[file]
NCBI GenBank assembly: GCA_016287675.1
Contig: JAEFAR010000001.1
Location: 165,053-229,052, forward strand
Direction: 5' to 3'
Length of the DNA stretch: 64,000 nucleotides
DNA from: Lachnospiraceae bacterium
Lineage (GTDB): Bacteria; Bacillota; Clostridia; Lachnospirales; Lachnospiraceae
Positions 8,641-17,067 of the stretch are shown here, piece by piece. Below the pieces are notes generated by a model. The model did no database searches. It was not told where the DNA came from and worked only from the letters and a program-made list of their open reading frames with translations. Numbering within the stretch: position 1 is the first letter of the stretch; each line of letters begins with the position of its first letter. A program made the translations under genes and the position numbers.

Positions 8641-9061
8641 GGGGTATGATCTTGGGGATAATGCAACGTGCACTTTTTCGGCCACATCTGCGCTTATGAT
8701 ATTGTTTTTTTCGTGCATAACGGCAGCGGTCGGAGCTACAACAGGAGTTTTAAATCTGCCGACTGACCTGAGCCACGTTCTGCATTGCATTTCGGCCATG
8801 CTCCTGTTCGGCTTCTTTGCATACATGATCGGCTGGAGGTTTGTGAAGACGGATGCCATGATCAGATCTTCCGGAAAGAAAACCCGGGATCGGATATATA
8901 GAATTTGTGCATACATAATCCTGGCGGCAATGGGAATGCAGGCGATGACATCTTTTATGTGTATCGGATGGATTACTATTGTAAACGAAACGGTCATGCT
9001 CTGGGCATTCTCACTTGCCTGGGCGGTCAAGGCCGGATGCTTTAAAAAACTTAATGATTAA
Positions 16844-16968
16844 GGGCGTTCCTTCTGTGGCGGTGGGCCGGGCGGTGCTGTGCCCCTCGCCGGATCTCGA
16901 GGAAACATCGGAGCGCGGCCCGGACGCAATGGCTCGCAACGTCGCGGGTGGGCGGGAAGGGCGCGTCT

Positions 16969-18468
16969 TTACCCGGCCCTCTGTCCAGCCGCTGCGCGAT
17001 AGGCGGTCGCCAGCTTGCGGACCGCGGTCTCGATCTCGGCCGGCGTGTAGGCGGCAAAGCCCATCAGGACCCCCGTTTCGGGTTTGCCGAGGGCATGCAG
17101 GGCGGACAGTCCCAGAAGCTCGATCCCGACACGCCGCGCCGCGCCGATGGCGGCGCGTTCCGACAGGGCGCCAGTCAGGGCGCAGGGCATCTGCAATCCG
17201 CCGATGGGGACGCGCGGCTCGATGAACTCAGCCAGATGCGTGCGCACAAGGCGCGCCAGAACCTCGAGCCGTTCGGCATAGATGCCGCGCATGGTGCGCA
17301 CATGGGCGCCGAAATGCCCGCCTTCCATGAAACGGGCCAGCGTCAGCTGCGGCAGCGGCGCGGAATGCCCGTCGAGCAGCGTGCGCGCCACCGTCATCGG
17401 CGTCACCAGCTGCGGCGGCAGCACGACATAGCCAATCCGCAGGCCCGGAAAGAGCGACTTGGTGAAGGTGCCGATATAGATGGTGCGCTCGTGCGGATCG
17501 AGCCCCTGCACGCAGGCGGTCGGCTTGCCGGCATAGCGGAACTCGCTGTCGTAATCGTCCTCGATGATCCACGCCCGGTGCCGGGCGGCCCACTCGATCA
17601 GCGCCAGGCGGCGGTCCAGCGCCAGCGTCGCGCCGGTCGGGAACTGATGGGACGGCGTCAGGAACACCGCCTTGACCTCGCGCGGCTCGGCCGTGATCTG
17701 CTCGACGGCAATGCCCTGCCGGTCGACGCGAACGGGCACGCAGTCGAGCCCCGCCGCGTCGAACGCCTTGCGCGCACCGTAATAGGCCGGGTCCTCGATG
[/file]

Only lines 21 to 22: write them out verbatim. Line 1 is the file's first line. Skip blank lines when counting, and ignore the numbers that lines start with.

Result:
17101 GGCGGACAGTCCCAGAAGCTCGATCCCGACACGCCGCGCCGCGCCGATGGCGGCGCGTTCCGACAGGGCGCCAGTCAGGGCGCAGGGCATCTGCAATCCG
17201 CCGATGGGGACGCGCGGCTCGATGAACTCAGCCAGATGCGTGCGCACAAGGCGCGCCAGAACCTCGAGCCGTTCGGCATAGATGCCGCGCATGGTGCGCA